Code review is systematic examination (often as peer review) of computer source code. It is intended to find and fix mistakes overlooked in the initial development phase, improving both the overall quality of software and the developers’ skills. Reviews are done in various forms such as pair programming, informal walkthroughs, and formal inspections.
Code reviews can often find and remove common vulnerabilities such as format string exploits, race conditions, memory leaks and buffer overflows, thereby improving software security. Online software repositories based on Subversion (with Redmine or Trac), Mercurial, Git or others allow groups of individuals to collaboratively review code. Additionally, specific tools for collaborative code review can facilitate the code review process.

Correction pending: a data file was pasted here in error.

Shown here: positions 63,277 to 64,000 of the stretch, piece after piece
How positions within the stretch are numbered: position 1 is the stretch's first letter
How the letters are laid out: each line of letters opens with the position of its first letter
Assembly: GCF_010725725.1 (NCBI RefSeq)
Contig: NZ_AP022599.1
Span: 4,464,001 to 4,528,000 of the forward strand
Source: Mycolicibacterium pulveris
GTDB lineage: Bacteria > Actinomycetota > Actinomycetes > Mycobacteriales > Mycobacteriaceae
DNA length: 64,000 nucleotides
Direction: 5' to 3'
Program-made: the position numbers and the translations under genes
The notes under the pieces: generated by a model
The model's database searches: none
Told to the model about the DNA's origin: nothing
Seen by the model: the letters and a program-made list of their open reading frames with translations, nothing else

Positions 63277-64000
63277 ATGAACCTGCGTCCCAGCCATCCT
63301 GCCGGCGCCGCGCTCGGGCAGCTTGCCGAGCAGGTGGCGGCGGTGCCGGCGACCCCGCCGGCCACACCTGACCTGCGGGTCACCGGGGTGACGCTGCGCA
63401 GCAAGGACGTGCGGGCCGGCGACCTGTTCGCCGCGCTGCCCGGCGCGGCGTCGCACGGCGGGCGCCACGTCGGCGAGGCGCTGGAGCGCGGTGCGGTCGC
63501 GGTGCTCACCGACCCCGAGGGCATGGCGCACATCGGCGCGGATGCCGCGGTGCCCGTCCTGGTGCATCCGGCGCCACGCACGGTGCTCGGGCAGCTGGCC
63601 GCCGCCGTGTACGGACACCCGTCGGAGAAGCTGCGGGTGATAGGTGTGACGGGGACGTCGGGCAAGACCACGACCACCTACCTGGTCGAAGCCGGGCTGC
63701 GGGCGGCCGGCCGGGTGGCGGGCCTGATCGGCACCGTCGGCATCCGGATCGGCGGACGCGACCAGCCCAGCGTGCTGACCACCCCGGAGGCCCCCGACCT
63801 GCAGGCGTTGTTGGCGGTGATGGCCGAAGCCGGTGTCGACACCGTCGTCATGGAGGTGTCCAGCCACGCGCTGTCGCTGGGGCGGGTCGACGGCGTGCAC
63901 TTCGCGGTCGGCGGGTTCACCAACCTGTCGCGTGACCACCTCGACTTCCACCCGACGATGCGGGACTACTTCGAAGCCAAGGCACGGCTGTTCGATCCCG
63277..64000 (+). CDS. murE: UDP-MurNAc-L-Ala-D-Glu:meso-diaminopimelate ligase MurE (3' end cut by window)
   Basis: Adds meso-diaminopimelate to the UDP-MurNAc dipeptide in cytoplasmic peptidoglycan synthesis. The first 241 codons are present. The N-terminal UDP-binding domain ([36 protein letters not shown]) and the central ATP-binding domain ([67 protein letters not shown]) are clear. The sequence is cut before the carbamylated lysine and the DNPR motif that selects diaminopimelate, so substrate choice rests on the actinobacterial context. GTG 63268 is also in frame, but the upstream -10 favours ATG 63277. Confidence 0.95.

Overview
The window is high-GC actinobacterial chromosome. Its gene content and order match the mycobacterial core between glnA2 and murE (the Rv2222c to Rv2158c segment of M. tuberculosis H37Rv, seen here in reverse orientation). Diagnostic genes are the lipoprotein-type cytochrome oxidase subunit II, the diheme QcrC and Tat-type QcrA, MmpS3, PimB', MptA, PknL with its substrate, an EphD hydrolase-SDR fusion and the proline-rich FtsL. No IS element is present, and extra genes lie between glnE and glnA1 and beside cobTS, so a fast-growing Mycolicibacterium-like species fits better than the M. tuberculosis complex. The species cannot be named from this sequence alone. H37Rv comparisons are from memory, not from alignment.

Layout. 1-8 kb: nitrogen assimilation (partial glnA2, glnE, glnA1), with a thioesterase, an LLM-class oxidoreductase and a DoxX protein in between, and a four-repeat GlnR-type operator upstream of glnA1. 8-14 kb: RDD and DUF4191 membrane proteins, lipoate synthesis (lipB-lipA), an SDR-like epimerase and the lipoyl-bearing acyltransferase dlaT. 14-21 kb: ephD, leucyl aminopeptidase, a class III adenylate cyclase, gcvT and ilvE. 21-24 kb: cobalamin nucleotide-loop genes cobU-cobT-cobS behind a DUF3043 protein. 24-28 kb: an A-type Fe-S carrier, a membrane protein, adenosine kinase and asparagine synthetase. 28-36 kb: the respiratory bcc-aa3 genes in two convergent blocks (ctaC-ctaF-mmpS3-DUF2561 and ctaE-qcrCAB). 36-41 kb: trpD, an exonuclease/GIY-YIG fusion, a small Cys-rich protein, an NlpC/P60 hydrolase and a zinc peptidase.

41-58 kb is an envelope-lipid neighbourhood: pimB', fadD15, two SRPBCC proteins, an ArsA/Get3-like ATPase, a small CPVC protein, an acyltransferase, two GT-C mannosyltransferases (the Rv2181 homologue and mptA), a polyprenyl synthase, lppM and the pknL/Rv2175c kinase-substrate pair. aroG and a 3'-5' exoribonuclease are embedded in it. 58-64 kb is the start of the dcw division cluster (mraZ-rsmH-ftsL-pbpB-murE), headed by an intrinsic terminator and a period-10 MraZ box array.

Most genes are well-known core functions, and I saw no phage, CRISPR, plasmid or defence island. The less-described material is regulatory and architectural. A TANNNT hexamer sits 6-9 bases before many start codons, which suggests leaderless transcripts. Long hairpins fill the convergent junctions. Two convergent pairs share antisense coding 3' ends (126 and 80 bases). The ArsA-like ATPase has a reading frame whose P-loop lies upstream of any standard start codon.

Automated code reviewing software lessens the task of reviewing large chunks of code on the developer by systematically checking source code for known vulnerabilities. A recent study by VDC Research reports that 17.6% of the embedded software engineers surveyed currently use automated tools for peer code review and 23.7% expect to use them within 2 years.